And that caterer will almost certainly be using a homogenizing food waste handling system; because this delivers the highest energy conversion for the AD plant and therefore generates the most highly prized food waste product.
Our latest BioMaster food waste recycling system homogenizes food waste into liquid slurry, for storage in sealed tanks and later processing into biogas or fertilizer. BioMaster is suitable for all types of caterer and early users praise the hygiene and ergonomic benefits, as much as the financial.
Steve Witt, managing director, Ecofast: There are many solutions to dealing with food waste. Collection via an approved collection service committed to taking the food waste to an appropriate facility where this waste stream can be turned into energy is one route, but to really ensure that food waste is not a cost burden on any foodservice establishment an equipment solution for the reduction of this collection service in line with legislation is a must. Our solutions offer two methods to ensure businesses have an attractive ROI.
We offer a purchased route or CAPEX where the capital purchase can be depreciated or amortised over a period of years, offsetting their corporation tax while realising, typically, an ROI of under three years or less.
There is the OPEX route of leasing, which again can be tailored to suit the customer. Leasing agreements from two to five years are possible and paid for on a monthly basis via the leasing agreement. In some cases, the leasing agreement is nearly covered by the cost reduction realised by reduced food waste collection charges.
At Ecofast we aim to be as flexible as possible with both our solution and our financing. If we can’t solve your problem with our products we’ll point you in the direction of someone who can!
Sam Smith, director of marketing, Leanpath: The food recovery hierarchy gives important guidance in terms of the best options for dealing with food waste in the hospitality sector.
At the top of the hierarchy is “source reduction,” more commonly referred to as food waste prevention — the idea that a kitchen prevents food waste from happening to begin with, rather than focusing on what to do with it after it’s created.
When food waste is prevented, kitchens stop purchasing that food only to throw it away. They stop investing labour in prepping food only to throw it away. And they stop paying to have the food waste hauled away.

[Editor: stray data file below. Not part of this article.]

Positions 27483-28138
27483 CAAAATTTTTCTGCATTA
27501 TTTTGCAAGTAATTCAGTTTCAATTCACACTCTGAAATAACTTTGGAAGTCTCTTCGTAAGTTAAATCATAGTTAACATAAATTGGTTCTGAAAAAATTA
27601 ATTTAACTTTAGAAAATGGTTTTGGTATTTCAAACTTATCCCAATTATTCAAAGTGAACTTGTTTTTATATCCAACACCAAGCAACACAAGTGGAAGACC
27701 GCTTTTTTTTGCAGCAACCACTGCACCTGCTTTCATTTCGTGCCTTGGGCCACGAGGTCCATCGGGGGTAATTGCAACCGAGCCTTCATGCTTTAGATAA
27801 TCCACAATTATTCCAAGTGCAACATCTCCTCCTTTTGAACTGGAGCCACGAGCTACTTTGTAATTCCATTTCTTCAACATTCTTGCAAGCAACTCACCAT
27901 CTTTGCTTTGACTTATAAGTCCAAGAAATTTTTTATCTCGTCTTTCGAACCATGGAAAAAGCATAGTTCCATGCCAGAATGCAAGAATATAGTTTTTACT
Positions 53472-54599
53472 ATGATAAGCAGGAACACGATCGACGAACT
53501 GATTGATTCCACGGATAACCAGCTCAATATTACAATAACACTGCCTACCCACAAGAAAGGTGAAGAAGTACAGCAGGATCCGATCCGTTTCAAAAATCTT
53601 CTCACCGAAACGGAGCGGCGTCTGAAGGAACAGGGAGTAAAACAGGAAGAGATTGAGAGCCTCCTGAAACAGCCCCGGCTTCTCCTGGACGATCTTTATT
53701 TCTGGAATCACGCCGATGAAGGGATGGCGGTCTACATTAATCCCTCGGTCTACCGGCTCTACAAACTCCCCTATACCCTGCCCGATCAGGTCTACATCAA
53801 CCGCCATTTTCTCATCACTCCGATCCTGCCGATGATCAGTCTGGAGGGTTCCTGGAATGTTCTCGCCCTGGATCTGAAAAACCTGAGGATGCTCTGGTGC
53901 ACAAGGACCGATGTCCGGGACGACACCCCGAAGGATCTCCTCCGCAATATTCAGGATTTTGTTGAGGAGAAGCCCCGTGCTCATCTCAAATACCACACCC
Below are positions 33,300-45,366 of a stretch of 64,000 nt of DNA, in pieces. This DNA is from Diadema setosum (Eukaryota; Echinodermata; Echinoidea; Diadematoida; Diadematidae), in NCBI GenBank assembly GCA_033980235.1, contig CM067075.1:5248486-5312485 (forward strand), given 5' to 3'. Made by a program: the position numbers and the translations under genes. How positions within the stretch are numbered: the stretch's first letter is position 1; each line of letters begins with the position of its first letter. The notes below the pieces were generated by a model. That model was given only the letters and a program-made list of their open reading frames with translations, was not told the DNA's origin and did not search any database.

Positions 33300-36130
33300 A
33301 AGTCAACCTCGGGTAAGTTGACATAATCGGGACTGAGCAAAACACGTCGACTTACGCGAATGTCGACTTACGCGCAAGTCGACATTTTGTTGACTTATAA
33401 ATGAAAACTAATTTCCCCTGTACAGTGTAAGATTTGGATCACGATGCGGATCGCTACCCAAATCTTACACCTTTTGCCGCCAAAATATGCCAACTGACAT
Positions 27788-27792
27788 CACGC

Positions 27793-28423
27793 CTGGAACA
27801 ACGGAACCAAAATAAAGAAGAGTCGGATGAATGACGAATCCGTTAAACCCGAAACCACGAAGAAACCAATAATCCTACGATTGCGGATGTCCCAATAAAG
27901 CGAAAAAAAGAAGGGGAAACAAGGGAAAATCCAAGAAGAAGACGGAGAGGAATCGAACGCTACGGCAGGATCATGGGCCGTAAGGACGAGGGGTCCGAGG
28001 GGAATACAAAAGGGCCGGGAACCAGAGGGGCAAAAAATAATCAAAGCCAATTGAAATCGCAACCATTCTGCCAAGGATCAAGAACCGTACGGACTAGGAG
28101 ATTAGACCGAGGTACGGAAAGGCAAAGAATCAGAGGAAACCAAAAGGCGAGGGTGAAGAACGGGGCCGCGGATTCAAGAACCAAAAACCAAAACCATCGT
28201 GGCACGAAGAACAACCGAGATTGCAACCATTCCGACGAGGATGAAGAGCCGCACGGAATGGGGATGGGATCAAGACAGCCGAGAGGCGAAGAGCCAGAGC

The key to food waste prevention is measurement: tracking your food waste so you know what is being wasted and why. With that data, you can then make smart adjustments to purchasing, prep and operations that avoid creating food waste.
A simple example: through food waste tracking, a kitchen sees it is throwing away a half case of fruit every week because of spoilage. Understanding that, the kitchen can easily adjust the amount of fruit it purchases or improve inventory operations to make sure the fruit has a longer shelf life.
In focus: Meiko BioMaster
The Meiko BioMaster homogenizes food waste into liquid slurry, for later processing into biogas or fertilizer. The product of the system is biomass, which is a gradable source of energy power and/or fertilizer.
BioMaster accepts and processes all food waste including soup, sauce, grease and gravy, cooking oils and fats and even shells and bones, all of which cannot be processed by grey water systems. BioMaster also processes flower stalks, which can clog other forms of macerator.
No extra labour is required to run BioMaster; indeed labour is saved by removing the need to move food waste outside; instead of plate scrapping to bins, BioMaster seamlessly slots into the dishwash system where plates are scraped into BioMaster’s stainless steel hopper instead.
Standalone BioMaster units replace bins in food prep areas. Running costs are minimal; just a small amount of electric energy and water. Indeed, Meiko suggests the BioMaster can pay for itself just on the hygiene benefits by saving the space for waste food storage — often a separate chilled area — and the time, energy and chemicals required to keep this area or traffic path hygienically clean.
Winning the food debris battle
One of the biggest issues operators face is how to manage food waste that comes back with customers’ plates. Leftovers are a common cause of blocked drains in commercial kitchens and while good housekeeping should prevent this, it is not always the case in a busy kitchen.
Food filters offer an extra solution, removing food waste carried in drainage systems to prevent drain problems which can become a costly burden if left unmanaged. Filta Group’s GreaseMaster solution, for example, works in three stages to remove unwanted debris, ensuring that caterers can achieve compliance and reduce the risk of drainage issues.
“The first of these stages is food removal, where any unwanted food debris is automatically captured and held in a removal food strainer basket. It’s a simple but vital measure which can help to remove the cost burden of food waste,” says head of sales Lee Shelton.
Filta Group’s system is fully automatic, works by gravity and the only staff interaction required is to empty the recovered food and waste. It also contains no moving or mechanical parts to break or maintain.